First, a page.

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Posted on: August 15, 2021 | by: admin
As a nursing professional, you spent the time going through school, spending countless clinical hours, studied hard, and passed the NCLEX exam. You don’t want a previous conviction to impede your ability to be hired or your ability to advance in your career. Background checks are used by employers for both new nurses as well as nurses who are already employed. The last thing you want is for a college indiscretion to show up on a nursing employment background check and either disqualify you from nursing employment or limit you from taking other positions that will further your nursing career.
Before you begin your program, your nursing school may require you to go through an extensive background check and fingerprinting. If either of those triggers an alert on a past conviction, you may not be admitted to the school of your choice.
A nursing position is one of trust, where both doctors and patients trust that you have the patient’s best interest in mind. A prior misdemeanor or felony conviction showing up on a background check can create doubt about your character and ability to do your job.
Nurses also have access to narcotics and other controlled substances which requires trust. Depending on the type of floor you are applying to work in, you may be required to agree to a background check and drug screening, and a previous conviction can create problems for your application.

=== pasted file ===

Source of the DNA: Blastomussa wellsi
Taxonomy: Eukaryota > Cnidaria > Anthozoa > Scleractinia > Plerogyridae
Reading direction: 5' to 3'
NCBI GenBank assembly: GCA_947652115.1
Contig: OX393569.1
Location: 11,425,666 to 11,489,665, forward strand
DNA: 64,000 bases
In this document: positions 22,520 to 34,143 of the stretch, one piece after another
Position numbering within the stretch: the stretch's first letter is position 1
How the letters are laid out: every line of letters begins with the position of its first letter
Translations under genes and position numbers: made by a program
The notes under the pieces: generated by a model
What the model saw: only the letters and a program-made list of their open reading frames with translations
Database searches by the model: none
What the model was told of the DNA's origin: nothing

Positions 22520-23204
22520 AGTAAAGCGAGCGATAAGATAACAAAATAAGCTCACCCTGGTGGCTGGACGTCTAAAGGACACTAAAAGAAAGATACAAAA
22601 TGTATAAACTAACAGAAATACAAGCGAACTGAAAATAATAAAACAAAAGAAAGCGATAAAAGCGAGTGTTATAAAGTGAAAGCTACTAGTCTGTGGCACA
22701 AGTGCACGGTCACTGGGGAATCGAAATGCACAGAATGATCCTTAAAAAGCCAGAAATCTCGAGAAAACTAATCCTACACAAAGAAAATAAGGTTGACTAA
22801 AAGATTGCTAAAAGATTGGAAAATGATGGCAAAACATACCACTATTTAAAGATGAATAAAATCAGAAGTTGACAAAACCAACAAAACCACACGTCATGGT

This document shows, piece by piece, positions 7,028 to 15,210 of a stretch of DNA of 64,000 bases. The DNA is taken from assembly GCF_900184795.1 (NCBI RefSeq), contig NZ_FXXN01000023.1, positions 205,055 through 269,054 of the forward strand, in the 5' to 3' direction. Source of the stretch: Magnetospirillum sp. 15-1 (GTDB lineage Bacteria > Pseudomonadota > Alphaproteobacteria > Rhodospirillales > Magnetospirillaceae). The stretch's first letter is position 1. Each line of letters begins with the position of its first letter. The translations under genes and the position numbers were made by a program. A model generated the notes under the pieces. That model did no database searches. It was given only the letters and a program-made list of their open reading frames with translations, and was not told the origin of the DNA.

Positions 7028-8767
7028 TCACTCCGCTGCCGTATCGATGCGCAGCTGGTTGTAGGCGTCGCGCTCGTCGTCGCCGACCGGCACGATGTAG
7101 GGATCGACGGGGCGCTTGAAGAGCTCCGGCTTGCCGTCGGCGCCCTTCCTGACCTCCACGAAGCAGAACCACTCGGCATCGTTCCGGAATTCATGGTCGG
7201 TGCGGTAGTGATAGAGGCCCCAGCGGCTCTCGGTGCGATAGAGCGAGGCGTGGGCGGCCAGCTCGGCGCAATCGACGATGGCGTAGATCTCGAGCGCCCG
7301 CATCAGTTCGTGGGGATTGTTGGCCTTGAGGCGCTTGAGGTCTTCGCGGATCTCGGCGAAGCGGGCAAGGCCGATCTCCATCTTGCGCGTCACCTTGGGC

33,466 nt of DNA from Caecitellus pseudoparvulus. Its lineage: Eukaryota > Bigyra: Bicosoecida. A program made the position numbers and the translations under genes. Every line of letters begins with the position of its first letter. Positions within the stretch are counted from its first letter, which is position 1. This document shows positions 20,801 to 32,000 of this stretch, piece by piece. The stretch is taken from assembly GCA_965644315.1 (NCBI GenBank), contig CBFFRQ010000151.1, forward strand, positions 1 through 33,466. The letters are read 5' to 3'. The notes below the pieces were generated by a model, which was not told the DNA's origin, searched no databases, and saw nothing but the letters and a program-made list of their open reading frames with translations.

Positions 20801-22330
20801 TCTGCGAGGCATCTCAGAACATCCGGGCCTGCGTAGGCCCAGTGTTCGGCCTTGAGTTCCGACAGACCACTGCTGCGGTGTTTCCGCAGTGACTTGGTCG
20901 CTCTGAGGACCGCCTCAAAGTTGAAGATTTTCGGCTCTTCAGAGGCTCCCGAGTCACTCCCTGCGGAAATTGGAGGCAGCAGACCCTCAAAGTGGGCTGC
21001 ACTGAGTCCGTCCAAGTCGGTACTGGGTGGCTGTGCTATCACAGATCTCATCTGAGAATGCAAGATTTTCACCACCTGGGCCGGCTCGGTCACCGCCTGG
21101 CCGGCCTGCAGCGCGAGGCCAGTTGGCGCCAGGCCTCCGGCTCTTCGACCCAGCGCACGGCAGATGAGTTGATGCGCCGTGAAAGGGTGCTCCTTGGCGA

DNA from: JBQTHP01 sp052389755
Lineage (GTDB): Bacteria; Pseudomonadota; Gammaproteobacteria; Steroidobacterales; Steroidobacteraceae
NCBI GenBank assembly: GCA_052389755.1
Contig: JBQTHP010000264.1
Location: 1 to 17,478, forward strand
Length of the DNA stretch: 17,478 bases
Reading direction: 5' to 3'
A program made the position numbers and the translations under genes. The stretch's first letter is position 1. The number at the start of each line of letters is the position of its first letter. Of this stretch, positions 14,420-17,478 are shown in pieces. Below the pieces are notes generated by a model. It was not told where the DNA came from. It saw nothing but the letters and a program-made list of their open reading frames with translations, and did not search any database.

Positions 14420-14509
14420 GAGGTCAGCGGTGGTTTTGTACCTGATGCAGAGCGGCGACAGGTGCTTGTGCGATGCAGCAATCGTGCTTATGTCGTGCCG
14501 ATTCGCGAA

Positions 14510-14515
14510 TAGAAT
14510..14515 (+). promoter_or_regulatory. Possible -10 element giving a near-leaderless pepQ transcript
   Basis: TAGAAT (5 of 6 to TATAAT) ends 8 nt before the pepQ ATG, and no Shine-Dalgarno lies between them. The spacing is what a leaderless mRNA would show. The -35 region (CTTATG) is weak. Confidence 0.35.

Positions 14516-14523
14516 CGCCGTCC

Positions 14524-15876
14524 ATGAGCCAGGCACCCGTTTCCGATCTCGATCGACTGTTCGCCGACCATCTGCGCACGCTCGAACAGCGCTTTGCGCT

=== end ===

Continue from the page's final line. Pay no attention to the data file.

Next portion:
If you have been convicted of one of the “absolute bar” convictions, you may have trouble getting through the nursing licensure stage. These felony convictions include Aggravated Burglary, Aggravated Robbery, Aggravated Arson, Gross Sexual Imposition, Sexual Battery, Rape, Felonious Assault, Voluntary Manslaughter, Aggravated Murder, and Murder. If you are convicted of any of these crimes after you’ve been licensed, the nursing board is required to revoke your license.
Outside of the “absolute bars”, Ohio Expungement statutes are quite forgiving. Felonies, misdemeanors, and even vacated/dismissed charges are all eligible for expungement. OH HB1 drastically expanded the eligibility for convictions, which after being granted by the court, means you do not have to disclose these convictions to your employer.
Our team has nearly 30 years of experience helping nursing professionals put embarrassing convictions in the past. If you have a conviction that has been discharged by the court, have completed the terms of the court order, and have met the waiting period requirements, you may be eligible to have those convictions sealed forever.
Get started with our free online eligibility test to see if you are eligible for an expungement in Ohio and never worry about a background check ruining your nursing employment options.